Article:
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Bighorn OKs Harvie Heights development, asks for aquifer monitoring

“If partway through the construction in the excavation, if clay is hit, is there sufficient wells in place to determine whether or not the construction is the cause of the aquifer draining. If it is, will the applicant be wholly responsible?”

HARVIE HEIGHTS – The construction of a new visitor accommodation in Harvie Heights can move forward following the approval of staff recommendations by the Municipal District of Bighorn municipal planning commission.

The development will be comprised of 55 units, consisting of one to four bedrooms, with 90 parking stalls. The number of parking stalls is 35 more than is required by the MD. As a visitor accommodation, guests can only stay for a maximum of 75 days per year.

One of the main concerns with the development was its impact on the aquifer during the retaining wall construction and the possibility of the aquifer draining.

“The City of Vancouver was required to repair the breach of an aquifer in September 2015, when the contractors and landowners vanished following the breach,” local resident Howard Hepburn stated in a letter to Basecamp Resorts. “It cost the city $10 million, just for repairs.”

Five boreholes were drilled to five metres at the Harvie Heights development site on May 19, 2021, but no water was found. An additional borehole was drilled at the top of the slope in December, where water was found at 12 metres.

“If partway through the construction in the excavation, if clay is hit, is there sufficient wells in place to determine whether or not the construction is the cause of the aquifer draining,” said planning commission member Kevin Hebb. “If it is, will the applicant be wholly responsible?”

Kelly Fiske-Nielsen, the Brownlee Law representative for the MD, responded there are funds to deal with issues during construction.

“Depending on the issue, we are talking about a hypothetical amount of cost,” she said.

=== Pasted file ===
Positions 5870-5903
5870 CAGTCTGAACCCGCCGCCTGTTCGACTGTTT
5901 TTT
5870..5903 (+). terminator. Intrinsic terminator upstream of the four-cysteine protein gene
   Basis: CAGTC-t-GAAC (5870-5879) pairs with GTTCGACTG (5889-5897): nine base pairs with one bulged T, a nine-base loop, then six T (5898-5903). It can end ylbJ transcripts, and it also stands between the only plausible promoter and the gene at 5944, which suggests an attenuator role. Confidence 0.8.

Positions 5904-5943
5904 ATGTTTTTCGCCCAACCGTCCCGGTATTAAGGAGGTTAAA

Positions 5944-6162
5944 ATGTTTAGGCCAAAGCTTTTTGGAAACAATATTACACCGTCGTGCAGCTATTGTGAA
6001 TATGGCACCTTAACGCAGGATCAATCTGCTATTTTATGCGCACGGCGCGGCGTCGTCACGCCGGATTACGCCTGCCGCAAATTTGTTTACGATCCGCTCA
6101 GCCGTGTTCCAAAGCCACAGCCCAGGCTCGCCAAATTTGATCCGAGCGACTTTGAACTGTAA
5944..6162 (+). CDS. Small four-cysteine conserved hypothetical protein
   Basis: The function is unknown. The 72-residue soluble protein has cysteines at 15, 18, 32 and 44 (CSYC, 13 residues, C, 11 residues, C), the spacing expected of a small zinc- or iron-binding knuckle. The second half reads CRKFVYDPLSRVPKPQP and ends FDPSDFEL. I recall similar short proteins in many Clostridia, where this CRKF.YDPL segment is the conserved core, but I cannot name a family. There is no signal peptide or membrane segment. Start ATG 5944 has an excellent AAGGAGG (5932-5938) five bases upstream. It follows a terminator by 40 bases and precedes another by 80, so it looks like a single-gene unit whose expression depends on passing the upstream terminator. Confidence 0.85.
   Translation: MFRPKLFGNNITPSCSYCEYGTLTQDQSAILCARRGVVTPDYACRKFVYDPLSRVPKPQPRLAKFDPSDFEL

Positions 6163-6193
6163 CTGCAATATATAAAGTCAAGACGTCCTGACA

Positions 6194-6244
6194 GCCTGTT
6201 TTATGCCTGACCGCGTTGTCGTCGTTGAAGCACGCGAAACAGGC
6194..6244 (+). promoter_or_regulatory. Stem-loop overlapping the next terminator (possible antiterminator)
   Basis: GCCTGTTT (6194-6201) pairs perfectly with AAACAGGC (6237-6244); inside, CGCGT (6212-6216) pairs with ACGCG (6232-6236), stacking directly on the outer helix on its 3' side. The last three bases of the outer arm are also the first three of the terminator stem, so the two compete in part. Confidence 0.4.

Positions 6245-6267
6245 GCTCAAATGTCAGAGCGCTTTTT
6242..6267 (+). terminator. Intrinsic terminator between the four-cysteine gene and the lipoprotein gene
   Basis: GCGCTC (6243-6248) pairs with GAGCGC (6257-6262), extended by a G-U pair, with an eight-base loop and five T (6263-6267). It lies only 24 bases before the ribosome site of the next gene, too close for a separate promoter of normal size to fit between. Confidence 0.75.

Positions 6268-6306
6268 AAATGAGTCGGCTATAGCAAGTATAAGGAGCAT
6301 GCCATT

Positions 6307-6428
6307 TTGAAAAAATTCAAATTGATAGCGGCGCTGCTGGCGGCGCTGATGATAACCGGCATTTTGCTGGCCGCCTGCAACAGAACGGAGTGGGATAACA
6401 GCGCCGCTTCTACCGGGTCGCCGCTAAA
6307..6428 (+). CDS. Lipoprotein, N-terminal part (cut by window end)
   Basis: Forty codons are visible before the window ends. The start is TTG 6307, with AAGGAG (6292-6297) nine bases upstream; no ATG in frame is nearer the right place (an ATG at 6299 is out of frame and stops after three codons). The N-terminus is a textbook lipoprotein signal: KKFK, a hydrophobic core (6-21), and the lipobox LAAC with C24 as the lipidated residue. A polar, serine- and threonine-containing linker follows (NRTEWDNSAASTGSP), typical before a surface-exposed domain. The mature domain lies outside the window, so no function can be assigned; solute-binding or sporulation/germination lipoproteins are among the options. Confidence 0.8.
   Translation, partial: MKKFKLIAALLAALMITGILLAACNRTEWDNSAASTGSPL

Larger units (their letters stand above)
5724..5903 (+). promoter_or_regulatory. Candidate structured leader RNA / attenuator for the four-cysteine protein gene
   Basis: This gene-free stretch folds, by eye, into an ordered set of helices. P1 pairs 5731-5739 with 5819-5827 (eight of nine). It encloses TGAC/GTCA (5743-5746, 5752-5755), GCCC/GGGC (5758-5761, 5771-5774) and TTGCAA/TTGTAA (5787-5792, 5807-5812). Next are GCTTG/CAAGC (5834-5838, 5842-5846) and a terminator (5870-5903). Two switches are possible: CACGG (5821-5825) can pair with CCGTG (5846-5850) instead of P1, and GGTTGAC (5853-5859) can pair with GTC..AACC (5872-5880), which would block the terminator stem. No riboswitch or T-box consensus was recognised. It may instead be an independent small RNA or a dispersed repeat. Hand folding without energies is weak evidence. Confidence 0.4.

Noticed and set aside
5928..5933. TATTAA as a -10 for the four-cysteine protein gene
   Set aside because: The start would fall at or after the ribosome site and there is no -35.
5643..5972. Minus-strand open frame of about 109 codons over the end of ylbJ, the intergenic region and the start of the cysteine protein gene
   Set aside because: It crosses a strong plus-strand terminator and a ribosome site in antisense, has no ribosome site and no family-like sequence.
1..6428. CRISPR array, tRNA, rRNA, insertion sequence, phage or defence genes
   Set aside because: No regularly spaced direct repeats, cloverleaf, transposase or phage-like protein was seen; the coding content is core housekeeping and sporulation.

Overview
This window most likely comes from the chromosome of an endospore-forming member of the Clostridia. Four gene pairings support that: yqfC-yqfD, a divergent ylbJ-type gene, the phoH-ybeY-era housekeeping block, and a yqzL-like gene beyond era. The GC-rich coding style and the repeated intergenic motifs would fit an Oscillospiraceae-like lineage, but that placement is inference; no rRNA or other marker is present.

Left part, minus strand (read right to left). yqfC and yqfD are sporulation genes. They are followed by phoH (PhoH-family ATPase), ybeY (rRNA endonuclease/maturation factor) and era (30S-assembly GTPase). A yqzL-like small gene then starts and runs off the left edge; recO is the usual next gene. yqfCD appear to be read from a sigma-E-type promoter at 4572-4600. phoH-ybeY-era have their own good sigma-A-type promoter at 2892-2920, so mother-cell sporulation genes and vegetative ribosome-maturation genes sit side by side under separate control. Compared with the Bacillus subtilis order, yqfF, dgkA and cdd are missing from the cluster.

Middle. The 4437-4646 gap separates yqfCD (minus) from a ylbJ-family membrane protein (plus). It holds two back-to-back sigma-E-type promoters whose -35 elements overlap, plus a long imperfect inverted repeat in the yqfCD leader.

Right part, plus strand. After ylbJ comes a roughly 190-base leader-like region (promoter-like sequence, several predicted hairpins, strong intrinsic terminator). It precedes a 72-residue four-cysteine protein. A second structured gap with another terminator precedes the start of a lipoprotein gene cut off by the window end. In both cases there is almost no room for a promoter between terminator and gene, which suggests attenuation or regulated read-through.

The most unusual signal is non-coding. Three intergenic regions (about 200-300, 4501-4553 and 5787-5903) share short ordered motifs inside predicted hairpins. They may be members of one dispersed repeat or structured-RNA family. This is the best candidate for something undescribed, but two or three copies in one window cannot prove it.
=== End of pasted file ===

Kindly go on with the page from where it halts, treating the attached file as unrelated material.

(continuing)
Municipal staff told Hebb if the aquifer were being drained, the municipality would be notified.

“If I am hearing correctly, the proper precautions have been taken to make sure that the MD does not end up with additional costs with granting this permit?” Hebb said.

Fiske-Nielsen responded the conditions in place were to mitigate those types of risks.

In their presentation materials, the developer stated they had high confidence the proposed development would not impact the groundwater flow direction.

In all, there were 68 conditions listed for the approval of the development.

Condition six related to the upper aquifer, requiring the installation of a monitoring well at the location. This condition was altered to have a minimum of three wells, which would monitor the aquifer on a weekly basis.

The wells will be screened into the saturation zone of the upper aquifer, to 14 to 15 metres below the surface. The developer asked for a time frame for the monitoring due to the cost related to it.

“If the biggest concern with the aquifer is the retaining wall itself, and once the construction of that is complete, I don’t think we need to keep monitoring after that,” MPC member Joss Elford said. “We don’t need to keep testing once that is complete, backfilled and done.”

Excavation is expected to start in July, with the retaining wall being a six-to-eight-week process at the start of development. The condition was then added that wells would only be monitored on a weekly basis until the completion of the retraining wall, likely in September.

The municipal planning commission approved the staff recommendation on the development with the amendment in place.